Historically, the University of Massachusetts Amherst (UMass) used natural gas as its primary fuel with ultra-low sulfur diesel (ULSD) as a back-up supply to heat the campus. When natural gas pipeline constraints led to increased consumption of higher-priced and less environmentally-friendly ULSD during peak periods, the university implemented a temporary liquefied natural gas (LNG) facility for four heating seasons as an interim solution. Found to be safe and cost-effective, the facility was later made permanent.

Key Components:

  • Siting Analysis
  • Mechanical, Electrical & Process Design
  • Construction Oversight

Sanborn Head was engaged as the lead process design firm for the LNG facility. The project consisted of three 18,000-gallon vertical LNG storage tanks with the ability to add three more tanks in the future, a waterbath vaporizer capable of delivering 175,000 SCFH of natural gas, a truck off-load station and safety systems, which include LNG impoundment areas and an odorization system.

Located on a heavily populated academic campus, the facility’s design needed to account for a wide range of environmental and safety considerations. Likewise, the solution needed to significantly improve the economics of heating the campus and pay for itself through fuel savings.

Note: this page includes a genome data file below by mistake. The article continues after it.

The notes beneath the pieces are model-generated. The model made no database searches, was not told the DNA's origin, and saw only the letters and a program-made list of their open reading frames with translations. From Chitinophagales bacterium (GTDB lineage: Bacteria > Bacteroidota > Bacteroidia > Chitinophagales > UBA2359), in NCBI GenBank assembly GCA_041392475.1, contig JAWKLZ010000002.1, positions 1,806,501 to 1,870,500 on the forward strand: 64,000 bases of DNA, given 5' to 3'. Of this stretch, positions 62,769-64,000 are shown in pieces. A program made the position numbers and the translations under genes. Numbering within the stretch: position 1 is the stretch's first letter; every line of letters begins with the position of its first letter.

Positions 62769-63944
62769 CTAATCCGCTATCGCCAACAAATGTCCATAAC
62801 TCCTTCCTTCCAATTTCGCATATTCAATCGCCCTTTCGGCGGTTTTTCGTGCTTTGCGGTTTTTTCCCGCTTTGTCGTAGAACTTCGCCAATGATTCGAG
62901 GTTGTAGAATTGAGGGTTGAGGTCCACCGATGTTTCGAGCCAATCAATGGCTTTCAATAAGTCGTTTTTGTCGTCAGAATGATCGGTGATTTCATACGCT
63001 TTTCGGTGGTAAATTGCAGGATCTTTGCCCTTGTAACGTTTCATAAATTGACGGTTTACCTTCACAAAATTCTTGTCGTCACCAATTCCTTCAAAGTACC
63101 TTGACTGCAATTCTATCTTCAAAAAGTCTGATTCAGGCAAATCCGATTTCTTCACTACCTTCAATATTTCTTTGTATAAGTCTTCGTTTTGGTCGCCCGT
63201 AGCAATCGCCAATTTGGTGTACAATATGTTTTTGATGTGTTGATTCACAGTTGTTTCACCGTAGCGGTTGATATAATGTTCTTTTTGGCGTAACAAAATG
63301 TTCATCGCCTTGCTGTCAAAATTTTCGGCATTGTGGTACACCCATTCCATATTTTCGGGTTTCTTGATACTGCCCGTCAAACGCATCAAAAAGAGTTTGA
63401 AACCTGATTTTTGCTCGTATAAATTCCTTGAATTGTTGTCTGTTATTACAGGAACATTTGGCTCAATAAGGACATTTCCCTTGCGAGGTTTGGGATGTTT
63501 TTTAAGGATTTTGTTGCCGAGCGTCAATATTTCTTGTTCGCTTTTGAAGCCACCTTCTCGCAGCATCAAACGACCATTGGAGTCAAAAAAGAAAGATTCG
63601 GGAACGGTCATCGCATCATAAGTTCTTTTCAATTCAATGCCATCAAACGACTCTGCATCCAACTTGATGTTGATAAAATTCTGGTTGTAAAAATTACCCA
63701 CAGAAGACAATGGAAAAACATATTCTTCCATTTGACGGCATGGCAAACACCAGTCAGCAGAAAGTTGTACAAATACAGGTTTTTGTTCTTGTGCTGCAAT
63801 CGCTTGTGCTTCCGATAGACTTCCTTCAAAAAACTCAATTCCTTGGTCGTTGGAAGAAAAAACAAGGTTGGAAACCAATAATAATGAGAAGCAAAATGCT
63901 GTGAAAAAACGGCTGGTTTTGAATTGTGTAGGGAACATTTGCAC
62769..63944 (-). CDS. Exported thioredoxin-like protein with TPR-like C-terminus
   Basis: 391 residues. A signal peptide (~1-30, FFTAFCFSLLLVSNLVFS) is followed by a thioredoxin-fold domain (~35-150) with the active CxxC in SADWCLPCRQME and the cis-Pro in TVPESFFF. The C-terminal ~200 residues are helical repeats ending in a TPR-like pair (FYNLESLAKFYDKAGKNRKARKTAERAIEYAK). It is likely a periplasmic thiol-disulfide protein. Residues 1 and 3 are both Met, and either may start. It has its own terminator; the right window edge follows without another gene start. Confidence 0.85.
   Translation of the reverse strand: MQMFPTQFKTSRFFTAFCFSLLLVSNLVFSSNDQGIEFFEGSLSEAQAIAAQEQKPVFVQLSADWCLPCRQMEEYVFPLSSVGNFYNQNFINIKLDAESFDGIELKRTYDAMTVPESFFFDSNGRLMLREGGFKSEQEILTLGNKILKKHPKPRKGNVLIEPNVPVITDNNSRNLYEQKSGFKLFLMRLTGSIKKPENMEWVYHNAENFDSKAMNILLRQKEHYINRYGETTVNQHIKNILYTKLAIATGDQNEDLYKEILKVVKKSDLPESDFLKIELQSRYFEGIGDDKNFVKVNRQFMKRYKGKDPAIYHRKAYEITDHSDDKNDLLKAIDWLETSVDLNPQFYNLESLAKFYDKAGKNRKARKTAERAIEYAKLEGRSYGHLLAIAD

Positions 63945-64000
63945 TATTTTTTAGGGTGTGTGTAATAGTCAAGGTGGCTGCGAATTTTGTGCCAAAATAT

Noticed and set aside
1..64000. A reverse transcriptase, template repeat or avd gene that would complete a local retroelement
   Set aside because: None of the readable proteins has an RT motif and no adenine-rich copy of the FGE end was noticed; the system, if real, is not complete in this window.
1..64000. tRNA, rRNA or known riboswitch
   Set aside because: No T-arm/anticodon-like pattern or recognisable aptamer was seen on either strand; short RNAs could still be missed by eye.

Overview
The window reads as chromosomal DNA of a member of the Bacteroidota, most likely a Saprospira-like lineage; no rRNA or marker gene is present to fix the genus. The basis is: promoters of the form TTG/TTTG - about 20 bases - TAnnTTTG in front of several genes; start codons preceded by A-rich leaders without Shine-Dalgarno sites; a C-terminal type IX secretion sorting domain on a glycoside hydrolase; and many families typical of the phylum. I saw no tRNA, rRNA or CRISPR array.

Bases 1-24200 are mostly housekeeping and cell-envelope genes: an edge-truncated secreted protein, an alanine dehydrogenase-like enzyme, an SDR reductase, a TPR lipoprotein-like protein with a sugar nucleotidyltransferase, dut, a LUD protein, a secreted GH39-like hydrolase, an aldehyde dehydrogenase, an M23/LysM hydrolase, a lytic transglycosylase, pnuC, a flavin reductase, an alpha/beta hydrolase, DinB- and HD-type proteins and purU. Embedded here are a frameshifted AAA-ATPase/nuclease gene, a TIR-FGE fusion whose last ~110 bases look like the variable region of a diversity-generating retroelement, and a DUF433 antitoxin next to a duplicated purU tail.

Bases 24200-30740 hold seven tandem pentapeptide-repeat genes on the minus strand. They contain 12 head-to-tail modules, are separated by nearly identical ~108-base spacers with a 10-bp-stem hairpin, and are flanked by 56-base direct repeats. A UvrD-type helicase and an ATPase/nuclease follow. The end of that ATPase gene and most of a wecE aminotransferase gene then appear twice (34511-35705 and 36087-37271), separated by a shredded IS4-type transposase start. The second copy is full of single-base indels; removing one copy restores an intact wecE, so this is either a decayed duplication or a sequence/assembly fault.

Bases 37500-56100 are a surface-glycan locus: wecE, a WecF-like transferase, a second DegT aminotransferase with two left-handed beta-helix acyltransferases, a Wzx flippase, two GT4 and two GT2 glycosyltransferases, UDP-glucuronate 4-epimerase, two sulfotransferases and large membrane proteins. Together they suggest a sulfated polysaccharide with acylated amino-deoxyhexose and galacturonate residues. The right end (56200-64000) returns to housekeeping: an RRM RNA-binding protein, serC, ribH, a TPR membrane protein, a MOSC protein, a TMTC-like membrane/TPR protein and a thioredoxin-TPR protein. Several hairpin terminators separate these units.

As part of our siting analysis, our team selected a site that would comply with the regulatory requirements such as proximity to airports, flood zones, fault zones, and other environmental receptors. We also specified regasification equipment, instrumentation, and controls for proper integration with the existing UMass natural gas primary supply from the local gas company.

Now fully operational, the LNG facility supports the continuous operation of the central heating plant and helps UMass achieve its greenhouse gas goals by supplanting previously used ULSD as a back-up fuel supply. The only educational institution in the country to use LNG as a supplemental fuel source, UMass has observed a three-year return on investment, making their decision to construct their own LNG facility not only environmentally friendly, but also economically beneficial too.